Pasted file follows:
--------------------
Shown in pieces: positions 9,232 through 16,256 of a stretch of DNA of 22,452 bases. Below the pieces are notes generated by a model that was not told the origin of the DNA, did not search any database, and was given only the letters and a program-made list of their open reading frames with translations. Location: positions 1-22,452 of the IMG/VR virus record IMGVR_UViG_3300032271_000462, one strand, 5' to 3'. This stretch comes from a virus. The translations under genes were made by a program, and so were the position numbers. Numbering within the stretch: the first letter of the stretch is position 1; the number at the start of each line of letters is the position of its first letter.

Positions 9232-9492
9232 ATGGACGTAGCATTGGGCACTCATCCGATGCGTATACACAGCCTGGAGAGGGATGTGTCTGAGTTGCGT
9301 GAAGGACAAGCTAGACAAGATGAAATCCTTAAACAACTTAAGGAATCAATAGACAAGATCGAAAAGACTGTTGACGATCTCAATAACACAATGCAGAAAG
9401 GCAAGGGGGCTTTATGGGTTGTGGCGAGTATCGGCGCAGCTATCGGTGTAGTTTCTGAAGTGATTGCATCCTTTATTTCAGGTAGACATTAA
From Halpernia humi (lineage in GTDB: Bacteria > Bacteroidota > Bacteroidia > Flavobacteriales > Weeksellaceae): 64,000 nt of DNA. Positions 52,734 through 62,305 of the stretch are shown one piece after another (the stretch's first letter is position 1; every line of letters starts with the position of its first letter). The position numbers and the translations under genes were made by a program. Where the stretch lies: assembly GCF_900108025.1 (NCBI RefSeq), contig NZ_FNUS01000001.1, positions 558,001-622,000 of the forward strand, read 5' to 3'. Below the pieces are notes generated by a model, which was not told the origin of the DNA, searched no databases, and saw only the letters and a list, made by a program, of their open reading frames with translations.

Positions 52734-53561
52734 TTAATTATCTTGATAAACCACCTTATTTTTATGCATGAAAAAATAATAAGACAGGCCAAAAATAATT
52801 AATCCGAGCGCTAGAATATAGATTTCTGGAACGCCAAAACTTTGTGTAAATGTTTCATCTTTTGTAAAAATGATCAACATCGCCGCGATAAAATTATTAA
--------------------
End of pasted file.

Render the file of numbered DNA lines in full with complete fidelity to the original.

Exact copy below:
Shown in pieces: positions 9,232 through 16,256 of a stretch of DNA of 22,452 bases. Below the pieces are notes generated by a model that was not told the origin of the DNA, did not search any database, and was given only the letters and a program-made list of their open reading frames with translations. Location: positions 1-22,452 of the IMG/VR virus record IMGVR_UViG_3300032271_000462, one strand, 5' to 3'. This stretch comes from a virus. The translations under genes were made by a program, and so were the position numbers. Numbering within the stretch: the first letter of the stretch is position 1; the number at the start of each line of letters is the position of its first letter.

Positions 9232-9492
9232 ATGGACGTAGCATTGGGCACTCATCCGATGCGTATACACAGCCTGGAGAGGGATGTGTCTGAGTTGCGT
9301 GAAGGACAAGCTAGACAAGATGAAATCCTTAAACAACTTAAGGAATCAATAGACAAGATCGAAAAGACTGTTGACGATCTCAATAACACAATGCAGAAAG
9401 GCAAGGGGGCTTTATGGGTTGTGGCGAGTATCGGCGCAGCTATCGGTGTAGTTTCTGAAGTGATTGCATCCTTTATTTCAGGTAGACATTAA
From Halpernia humi (lineage in GTDB: Bacteria > Bacteroidota > Bacteroidia > Flavobacteriales > Weeksellaceae): 64,000 nt of DNA. Positions 52,734 through 62,305 of the stretch are shown one piece after another (the stretch's first letter is position 1; every line of letters starts with the position of its first letter). The position numbers and the translations under genes were made by a program. Where the stretch lies: assembly GCF_900108025.1 (NCBI RefSeq), contig NZ_FNUS01000001.1, positions 558,001-622,000 of the forward strand, read 5' to 3'. Below the pieces are notes generated by a model, which was not told the origin of the DNA, searched no databases, and saw only the letters and a list, made by a program, of their open reading frames with translations.

Positions 52734-53561
52734 TTAATTATCTTGATAAACCACCTTATTTTTATGCATGAAAAAATAATAAGACAGGCCAAAAATAATT
52801 AATCCGAGCGCTAGAATATAGATTTCTGGAACGCCAAAACTTTGTGTAAATGTTTCATCTTTTGTAAAAATGATCAACATCGCCGCGATAAAATTATTAA